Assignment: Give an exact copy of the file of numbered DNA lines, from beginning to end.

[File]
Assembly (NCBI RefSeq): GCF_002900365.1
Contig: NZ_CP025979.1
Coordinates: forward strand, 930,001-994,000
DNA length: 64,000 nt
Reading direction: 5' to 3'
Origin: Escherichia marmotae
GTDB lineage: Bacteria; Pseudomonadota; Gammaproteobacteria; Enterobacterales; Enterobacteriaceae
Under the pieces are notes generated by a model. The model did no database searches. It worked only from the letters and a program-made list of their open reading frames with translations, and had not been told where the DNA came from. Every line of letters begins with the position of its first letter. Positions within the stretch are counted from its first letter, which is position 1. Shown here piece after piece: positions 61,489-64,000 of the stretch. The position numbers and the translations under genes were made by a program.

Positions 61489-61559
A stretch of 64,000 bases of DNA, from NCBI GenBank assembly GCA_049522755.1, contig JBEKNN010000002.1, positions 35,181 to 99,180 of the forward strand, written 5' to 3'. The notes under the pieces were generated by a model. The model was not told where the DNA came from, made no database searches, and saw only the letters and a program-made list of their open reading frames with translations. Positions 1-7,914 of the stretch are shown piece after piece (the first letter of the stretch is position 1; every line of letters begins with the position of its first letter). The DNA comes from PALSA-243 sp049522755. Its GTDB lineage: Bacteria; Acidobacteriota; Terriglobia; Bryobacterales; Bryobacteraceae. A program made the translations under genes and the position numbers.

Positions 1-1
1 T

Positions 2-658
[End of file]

Assembly (NCBI RefSeq): GCF_002900365.1
Contig: NZ_CP025979.1
Coordinates: forward strand, 930,001-994,000
DNA length: 64,000 nt
Reading direction: 5' to 3'
Origin: Escherichia marmotae
GTDB lineage: Bacteria; Pseudomonadota; Gammaproteobacteria; Enterobacterales; Enterobacteriaceae
Under the pieces are notes generated by a model. The model did no database searches. It worked only from the letters and a program-made list of their open reading frames with translations, and had not been told where the DNA came from. Every line of letters begins with the position of its first letter. Positions within the stretch are counted from its first letter, which is position 1. Shown here piece after piece: positions 61,489-64,000 of the stretch. The position numbers and the translations under genes were made by a program.

Positions 61489-61559
A stretch of 64,000 bases of DNA, from NCBI GenBank assembly GCA_049522755.1, contig JBEKNN010000002.1, positions 35,181 to 99,180 of the forward strand, written 5' to 3'. The notes under the pieces were generated by a model. The model was not told where the DNA came from, made no database searches, and saw only the letters and a program-made list of their open reading frames with translations. Positions 1-7,914 of the stretch are shown piece after piece (the first letter of the stretch is position 1; every line of letters begins with the position of its first letter). The DNA comes from PALSA-243 sp049522755. Its GTDB lineage: Bacteria; Acidobacteriota; Terriglobia; Bryobacterales; Bryobacteraceae. A program made the translations under genes and the position numbers.

Positions 1-1
1 T

Positions 2-658